While it is true that Greek and Roman mythologies have influenced Western portrayals of the arts for centuries, the Renaissance both past and present is focused on the recovery of these stories. One example of this in the modern day is the return or re-telling of mythological stories, such as Rick Riordan's Lightning Thief series, a story about a modern day Perseus and his band of teenage demigod friends. Throughout the series he draws upon almost every conceivable mythological creature, image, and location, from Olympus to Tartarus.
Alone, this may be simple one author's Renaissance, but with the recent productions of such blockbusters as Gladiator, Troy, 300, and Clash of the Titans, it is clear that this emerging interest in the classical past is more widespread than just one book series. 300 was primarily a graphic novel written by acclaimed writer Frank Miller. When asked about his return to classical sources, he said that he is not surprised Greece is resurgent in Hollywood. “Every generation returns to ancient Greece because, well, the stories are so damn good...The fact and the myth are inseparable and, believe me, when you go sailing for a while in the Aegean Sea, you start believing in Poseidon.” (Boucher)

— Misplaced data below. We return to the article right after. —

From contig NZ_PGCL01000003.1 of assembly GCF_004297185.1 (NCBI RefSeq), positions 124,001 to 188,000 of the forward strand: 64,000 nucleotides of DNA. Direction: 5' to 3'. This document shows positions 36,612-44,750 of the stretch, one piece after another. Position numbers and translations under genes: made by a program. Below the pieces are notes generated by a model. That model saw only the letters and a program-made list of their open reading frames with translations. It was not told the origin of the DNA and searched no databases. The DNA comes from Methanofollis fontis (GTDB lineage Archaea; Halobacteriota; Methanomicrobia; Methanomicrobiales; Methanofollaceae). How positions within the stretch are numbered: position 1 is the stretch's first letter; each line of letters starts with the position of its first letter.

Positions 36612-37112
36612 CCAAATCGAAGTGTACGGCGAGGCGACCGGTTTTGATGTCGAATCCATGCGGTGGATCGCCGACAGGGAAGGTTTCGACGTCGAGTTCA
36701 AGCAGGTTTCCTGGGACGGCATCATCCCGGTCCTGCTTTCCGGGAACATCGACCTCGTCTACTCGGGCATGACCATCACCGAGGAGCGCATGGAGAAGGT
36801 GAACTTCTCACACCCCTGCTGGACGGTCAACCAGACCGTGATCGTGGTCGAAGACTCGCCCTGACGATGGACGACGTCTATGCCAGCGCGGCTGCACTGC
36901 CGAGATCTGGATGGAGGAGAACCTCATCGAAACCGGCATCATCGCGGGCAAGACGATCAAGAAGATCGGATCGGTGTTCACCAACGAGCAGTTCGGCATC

Why it is that we return so often to the myths of civilizations long since past is certainly a subject worthy of study. Why do we not create our own myths? One answer that I have arrived at is that we are, in our own way. Because myths are (to an extent) formless and non-specific, the stories that we create using ancient myth could be considered a form of modern myth. So I gleefully look forward to this modern Renaissance as we find new ways to explore the myths of the past and mold them into the myths of the future.
Boucher, Geoff. "‘Percy Jackson’ and ‘Clash of the Titans’ draw on same Greek myths but with epic differences." Hero Complex: Pop Culture Unmasked. Los Angeles Times. Dec. 11, 2009. Web. Sep. 9, 2015.